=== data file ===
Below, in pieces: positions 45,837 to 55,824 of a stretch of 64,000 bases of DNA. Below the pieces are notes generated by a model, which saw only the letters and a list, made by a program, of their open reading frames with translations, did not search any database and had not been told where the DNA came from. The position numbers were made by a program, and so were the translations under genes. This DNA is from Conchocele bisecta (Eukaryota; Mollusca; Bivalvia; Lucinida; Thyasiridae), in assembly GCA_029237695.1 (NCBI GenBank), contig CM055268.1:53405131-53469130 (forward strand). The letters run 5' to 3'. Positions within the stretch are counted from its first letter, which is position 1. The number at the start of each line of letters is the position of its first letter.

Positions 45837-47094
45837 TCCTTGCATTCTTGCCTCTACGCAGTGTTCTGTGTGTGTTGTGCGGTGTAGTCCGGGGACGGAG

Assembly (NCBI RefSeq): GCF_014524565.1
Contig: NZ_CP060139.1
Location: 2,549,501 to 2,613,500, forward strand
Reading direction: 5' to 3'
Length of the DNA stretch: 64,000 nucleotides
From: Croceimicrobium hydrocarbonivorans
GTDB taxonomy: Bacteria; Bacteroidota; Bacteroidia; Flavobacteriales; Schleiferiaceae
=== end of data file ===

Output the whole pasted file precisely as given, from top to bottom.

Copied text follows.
Below, in pieces: positions 45,837 to 55,824 of a stretch of 64,000 bases of DNA. Below the pieces are notes generated by a model, which saw only the letters and a list, made by a program, of their open reading frames with translations, did not search any database and had not been told where the DNA came from. The position numbers were made by a program, and so were the translations under genes. This DNA is from Conchocele bisecta (Eukaryota; Mollusca; Bivalvia; Lucinida; Thyasiridae), in assembly GCA_029237695.1 (NCBI GenBank), contig CM055268.1:53405131-53469130 (forward strand). The letters run 5' to 3'. Positions within the stretch are counted from its first letter, which is position 1. The number at the start of each line of letters is the position of its first letter.

Positions 45837-47094
45837 TCCTTGCATTCTTGCCTCTACGCAGTGTTCTGTGTGTGTTGTGCGGTGTAGTCCGGGGACGGAG

Assembly (NCBI RefSeq): GCF_014524565.1
Contig: NZ_CP060139.1
Location: 2,549,501 to 2,613,500, forward strand
Reading direction: 5' to 3'
Length of the DNA stretch: 64,000 nucleotides
From: Croceimicrobium hydrocarbonivorans
GTDB taxonomy: Bacteria; Bacteroidota; Bacteroidia; Flavobacteriales; Schleiferiaceae